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Amiga Technology

The Almost Forgotten Story of the Amiga 2000 192 192

polyp2000 writes Many don't realize the impact the much forgotten Amiga 2000 had on the world. This lovely article is an informative and lighthearted read, especially if you are interested in the world of CG. "Unfortunately, The Amiga 2000 is one of the least favorite or collectible Amigas. Even today, with the most "die hard" Amiga fans, the A2000 often is ignored and shunned as a 'big, ugly' tank of a machine. One look at eBay (Canada or the U.S.), on any given day, and you can see that the A2000 often doesn't sell at all, and most times goes for a lot cheaper than all the other Amigas — even cheaper than an A500. But, because of this, one can find awesome deals, because, most of the time, the seller has no clue about what Zorro cards are inside, and for next to nothing, you can pick up a fully loaded A2000 with an '030 or above for peanuts."
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The Almost Forgotten Story of the Amiga 2000

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  • by 0xdeaddead (797696) on Sunday July 20, 2014 @11:15PM (#47497971) Homepage Journal

    which is the primary reason why not to buy one. The zoro cards, especially ethernet can be hard to come by, so unless you get a loaded one... well it's pointless.

    I've also had issues with bus noise by maxing out a 2000 with a bridge board, 2065, 68038 upgrade, and ram card. It really was incredibly unstable.

    The 2000 has the same CPU as the 500, and 1000. It really was a pointless model. The 3000 and 3000T's are much nicer. And I should add the even a bare 3000 is far more stabler than a loaded 2000.

    The other issue now is WinUAE is so good, it can run BSD, AMIX, along with all the software from the Amiga heyday. Considering how funky old machines can be, why even bother?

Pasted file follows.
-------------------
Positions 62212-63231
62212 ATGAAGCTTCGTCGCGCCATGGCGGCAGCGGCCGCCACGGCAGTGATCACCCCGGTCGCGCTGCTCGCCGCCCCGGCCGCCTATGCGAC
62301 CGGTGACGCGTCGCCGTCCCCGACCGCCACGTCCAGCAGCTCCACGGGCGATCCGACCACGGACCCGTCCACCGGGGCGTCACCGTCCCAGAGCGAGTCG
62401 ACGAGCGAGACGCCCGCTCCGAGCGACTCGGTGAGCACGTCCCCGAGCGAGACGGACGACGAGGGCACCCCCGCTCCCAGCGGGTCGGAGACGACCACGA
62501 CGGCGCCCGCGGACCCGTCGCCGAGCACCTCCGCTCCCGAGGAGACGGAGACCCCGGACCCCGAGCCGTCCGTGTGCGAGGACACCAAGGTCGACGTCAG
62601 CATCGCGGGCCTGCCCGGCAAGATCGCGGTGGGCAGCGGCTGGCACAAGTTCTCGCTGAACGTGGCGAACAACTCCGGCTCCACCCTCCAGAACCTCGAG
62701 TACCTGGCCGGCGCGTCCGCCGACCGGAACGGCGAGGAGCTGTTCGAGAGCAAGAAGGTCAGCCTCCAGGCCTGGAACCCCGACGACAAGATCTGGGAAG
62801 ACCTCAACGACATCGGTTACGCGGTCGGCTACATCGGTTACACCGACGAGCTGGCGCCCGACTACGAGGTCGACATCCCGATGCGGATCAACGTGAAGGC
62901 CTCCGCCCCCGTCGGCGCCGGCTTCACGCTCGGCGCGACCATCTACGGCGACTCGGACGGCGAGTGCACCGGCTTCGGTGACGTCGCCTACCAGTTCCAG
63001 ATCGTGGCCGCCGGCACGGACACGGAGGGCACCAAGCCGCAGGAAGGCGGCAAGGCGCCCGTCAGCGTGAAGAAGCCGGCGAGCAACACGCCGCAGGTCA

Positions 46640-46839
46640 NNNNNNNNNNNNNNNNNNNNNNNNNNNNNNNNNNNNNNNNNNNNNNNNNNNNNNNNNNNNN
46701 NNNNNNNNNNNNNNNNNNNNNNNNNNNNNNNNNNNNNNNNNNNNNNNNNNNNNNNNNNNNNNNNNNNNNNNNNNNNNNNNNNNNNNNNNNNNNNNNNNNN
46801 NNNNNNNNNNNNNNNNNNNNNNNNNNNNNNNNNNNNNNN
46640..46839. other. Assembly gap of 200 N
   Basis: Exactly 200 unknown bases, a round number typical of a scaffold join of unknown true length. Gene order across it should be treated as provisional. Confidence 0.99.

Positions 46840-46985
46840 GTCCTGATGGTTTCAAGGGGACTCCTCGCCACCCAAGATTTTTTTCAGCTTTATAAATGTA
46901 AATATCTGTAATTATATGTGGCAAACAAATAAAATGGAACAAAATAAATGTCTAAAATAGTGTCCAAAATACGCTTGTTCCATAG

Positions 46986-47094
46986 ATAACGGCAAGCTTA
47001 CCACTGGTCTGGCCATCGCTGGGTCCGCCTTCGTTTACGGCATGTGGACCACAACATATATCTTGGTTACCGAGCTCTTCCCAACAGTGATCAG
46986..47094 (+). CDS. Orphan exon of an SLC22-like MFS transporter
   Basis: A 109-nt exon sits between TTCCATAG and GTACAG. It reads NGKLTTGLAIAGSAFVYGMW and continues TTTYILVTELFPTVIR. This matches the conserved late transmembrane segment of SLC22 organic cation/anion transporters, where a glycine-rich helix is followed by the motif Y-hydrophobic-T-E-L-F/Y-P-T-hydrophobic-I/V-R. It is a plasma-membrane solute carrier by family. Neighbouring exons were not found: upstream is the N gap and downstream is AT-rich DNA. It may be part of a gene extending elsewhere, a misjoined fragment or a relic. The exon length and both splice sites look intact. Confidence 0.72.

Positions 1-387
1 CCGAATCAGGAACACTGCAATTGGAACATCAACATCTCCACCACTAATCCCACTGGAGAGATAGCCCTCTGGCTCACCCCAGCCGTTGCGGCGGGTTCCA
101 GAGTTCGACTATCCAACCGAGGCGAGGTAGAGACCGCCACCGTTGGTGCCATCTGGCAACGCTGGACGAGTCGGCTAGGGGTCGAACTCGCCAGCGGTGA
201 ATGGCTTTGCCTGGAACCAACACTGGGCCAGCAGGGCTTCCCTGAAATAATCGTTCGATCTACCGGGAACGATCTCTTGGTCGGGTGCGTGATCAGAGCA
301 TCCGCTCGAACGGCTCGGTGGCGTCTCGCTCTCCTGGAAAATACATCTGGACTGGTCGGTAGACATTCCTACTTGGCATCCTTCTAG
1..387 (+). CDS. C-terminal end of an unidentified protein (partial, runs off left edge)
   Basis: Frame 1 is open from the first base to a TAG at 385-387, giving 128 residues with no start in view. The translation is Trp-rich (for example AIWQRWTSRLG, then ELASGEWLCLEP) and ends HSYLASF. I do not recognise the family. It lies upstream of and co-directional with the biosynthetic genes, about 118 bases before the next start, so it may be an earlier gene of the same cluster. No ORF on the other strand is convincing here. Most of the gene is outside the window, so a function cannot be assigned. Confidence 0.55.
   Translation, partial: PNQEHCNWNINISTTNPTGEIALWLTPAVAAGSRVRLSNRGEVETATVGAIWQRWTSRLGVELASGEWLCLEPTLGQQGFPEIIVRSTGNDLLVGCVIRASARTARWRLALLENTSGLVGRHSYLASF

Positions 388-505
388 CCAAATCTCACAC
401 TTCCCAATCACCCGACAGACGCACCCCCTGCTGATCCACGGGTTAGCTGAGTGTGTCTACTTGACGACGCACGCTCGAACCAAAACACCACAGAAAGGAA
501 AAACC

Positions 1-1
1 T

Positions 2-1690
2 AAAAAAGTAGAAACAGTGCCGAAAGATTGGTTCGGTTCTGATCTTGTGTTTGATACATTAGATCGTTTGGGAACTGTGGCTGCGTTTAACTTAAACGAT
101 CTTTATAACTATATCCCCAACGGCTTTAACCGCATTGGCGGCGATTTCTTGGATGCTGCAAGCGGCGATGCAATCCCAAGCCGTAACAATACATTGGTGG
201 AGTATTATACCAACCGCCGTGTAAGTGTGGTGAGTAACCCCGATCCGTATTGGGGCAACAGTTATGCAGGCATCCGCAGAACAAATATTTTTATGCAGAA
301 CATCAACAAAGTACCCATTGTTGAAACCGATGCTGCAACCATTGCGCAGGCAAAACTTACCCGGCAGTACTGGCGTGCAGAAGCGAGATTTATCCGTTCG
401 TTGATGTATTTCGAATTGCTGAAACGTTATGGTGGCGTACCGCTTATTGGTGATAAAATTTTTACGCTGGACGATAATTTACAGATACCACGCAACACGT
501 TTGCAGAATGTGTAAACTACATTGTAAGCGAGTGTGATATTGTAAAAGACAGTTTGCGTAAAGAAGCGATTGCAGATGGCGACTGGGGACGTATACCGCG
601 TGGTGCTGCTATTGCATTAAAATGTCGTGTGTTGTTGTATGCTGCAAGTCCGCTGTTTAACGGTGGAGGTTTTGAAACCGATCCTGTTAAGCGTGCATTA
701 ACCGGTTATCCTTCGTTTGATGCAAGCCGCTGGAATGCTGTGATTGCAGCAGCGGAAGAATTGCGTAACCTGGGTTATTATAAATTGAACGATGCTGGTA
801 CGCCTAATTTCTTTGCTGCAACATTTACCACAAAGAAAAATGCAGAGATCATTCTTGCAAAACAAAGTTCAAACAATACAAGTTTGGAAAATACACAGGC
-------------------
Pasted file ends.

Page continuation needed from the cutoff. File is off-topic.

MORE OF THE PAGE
• Re:In other words (Score:4, Informative)

    by MindPrison (864299) on Monday July 21, 2014 @12:49AM (#47498327) Journal
    Well, Used Amigas are in fact notoriously expensive, as much as I love Amiga...I've never truly understood why Amiga lovers wants so much for their old beloved computers, for example - Amiga 4000 sells in Scandinavia (err...they TRY to sell them...) for around 600-2000$...I kid you not! You can pick up an Amiga 500 for around 100$ so that's still affordable if you want to play SuperFrog or watch some cool demos from the glory days of the DemoScene. The action is found on the AGA platform though (A1200 - A4000)
  • by Anonymous Coward on Monday July 21, 2014 @04:37AM (#47498837)

    For most applications it is completely unimportant.
    To my knowledge this only matters for demos. Among those it is very common to turn off the system and make assumptions of how the cache works.
    A trick that sometimes is used on 060 is to assume 16-byte cache-lines on 16-byte boundaries and use a tst.l from a long-address that spans two cache-lines.
    As long as the condition codes aren't used the execution won't be halted by the fetch. That way you can make sure that the CPU reads in data ahead of time so that it already is loaded to the cache when you use it.
    Interrupts and task switching doesn't really happen often enough to make tricks like that useless even if they are enabled.

    For the 020 there is no data cache to worry about. Instead there is a 256-byte instruction cache. This means that it is common for situations to occur where you can split a loop into several sections where each section fits in the cache.

    Anyway, the point is that since the CPU was more or less fixed the Amiga demoscene were able to make assumptions on how the cache and pipeline works and would optimize accordingly. This means that if you want the emulator to run everything at the right speed you have to emulate the cache.
    For regular applications you just want to run things at the fastest speed possible and games written according to Commores guidelines will work regardless of speed but might suffer from more or less stutter depending on the emulator.

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